Alisha: Feedback is highly valuable in the industry. And when students are assigned a Peer Buddy, they learn to really practice feedback. Even if they’re shy, they know that feedback is a standard studio experience. So the students and Peer Buddy work hard together on feedback — how to take it, how to give it — in a safe space. This helps both of them to develop and enhance their critical eye.
I also hear from mentors whose students were previously struggling in class. The mentors tell me that for these students, their animation has improved dramatically after working with their Peer Buddy.
Anything else you’d like to share about the program?
Alisha: Our mentors and curriculum are designed to teach animation. But I would tell students that HOW they learn is just as important as WHAT they learn. So this is very important: Students who start early in the Peer Buddy Program feel that support much earlier and have a higher success rate in terms of passing courses and improving grades. This serves them well because they are taking a proactive step toward their education and they are taking control of their learning experience.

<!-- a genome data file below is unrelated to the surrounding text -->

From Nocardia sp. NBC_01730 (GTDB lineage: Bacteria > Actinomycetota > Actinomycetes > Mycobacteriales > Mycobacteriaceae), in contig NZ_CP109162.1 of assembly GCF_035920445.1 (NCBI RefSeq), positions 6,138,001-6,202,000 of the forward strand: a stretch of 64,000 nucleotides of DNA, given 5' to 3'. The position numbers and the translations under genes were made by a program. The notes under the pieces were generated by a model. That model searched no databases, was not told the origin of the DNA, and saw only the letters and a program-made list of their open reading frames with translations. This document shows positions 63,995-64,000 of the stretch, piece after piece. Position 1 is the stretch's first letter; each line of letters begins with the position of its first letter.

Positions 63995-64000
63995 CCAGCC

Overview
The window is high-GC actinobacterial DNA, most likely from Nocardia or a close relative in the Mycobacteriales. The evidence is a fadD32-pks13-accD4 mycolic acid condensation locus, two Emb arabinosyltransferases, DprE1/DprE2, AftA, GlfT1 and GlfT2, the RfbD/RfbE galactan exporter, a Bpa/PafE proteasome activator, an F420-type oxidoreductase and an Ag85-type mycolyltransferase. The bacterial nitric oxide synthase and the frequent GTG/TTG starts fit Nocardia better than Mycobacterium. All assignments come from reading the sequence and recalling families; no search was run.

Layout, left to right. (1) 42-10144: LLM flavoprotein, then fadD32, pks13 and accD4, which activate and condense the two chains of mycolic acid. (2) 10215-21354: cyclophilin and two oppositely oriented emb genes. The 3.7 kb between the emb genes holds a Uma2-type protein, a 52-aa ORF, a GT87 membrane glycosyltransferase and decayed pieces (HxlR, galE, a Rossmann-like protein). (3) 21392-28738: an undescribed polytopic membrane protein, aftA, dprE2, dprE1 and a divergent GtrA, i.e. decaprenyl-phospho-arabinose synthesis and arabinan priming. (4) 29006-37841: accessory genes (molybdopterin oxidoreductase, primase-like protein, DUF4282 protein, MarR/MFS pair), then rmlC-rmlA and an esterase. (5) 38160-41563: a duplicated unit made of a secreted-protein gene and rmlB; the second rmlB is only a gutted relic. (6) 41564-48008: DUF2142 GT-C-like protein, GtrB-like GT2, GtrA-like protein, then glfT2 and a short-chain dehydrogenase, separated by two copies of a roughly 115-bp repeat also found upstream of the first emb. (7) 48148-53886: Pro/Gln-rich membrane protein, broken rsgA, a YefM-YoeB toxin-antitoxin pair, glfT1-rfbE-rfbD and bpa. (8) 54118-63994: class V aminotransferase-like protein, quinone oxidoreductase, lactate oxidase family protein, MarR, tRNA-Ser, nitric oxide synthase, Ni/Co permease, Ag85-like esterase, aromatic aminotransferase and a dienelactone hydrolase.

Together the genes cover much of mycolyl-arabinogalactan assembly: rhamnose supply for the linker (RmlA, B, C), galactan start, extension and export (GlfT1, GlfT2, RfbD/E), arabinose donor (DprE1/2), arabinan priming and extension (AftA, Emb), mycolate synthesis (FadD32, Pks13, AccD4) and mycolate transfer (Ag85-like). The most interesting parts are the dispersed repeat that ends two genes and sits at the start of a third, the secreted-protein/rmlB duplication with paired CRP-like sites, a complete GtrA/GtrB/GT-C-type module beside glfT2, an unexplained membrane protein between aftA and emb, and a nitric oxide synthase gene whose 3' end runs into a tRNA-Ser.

Probably the best example of the program, obviously, is to watch the progress and improvement of our students. But don’t just take my word for it. I’m excited to introduce current students and alumni who have participated in the Peer Buddy Program: Rachel Chelius, Fidan Zaprov, Rodrigo Costa, and Lisa Springett.
Describe the Peer Buddy Program in one sentence
Rachel: The program is a great opportunity to learn from other students while giving and receiving critiques, providing support, and creating lasting friendships within the Animation Mentor community.
Fidan: It’s an awesome program where you communicate, share knowledge, and make new friendships.
Rodrigo: An awesome way to get and give feedback to your peers in different classes and get to know more people around the campus!